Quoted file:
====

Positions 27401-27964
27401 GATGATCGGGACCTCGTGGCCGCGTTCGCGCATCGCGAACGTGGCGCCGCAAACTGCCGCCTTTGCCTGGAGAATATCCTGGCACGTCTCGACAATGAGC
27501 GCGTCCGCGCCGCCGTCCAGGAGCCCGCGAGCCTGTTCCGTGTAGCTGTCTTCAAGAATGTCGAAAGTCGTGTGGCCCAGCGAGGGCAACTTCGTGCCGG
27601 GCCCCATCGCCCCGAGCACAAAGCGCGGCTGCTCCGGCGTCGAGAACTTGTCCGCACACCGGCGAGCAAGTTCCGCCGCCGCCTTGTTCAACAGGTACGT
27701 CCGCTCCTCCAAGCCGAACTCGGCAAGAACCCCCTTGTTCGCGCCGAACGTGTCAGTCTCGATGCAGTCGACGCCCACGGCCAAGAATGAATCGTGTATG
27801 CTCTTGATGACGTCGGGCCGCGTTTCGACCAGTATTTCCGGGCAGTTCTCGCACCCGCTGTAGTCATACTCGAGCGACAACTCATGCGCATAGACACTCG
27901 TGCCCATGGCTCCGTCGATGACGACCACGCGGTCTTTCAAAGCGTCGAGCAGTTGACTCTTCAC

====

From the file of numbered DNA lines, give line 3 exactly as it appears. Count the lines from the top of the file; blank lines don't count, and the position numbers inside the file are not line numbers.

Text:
27501 GCGTCCGCGCCGCCGTCCAGGAGCCCGCGAGCCTGTTCCGTGTAGCTGTCTTCAAGAATGTCGAAAGTCGTGTGGCCCAGCGAGGGCAACTTCGTGCCGG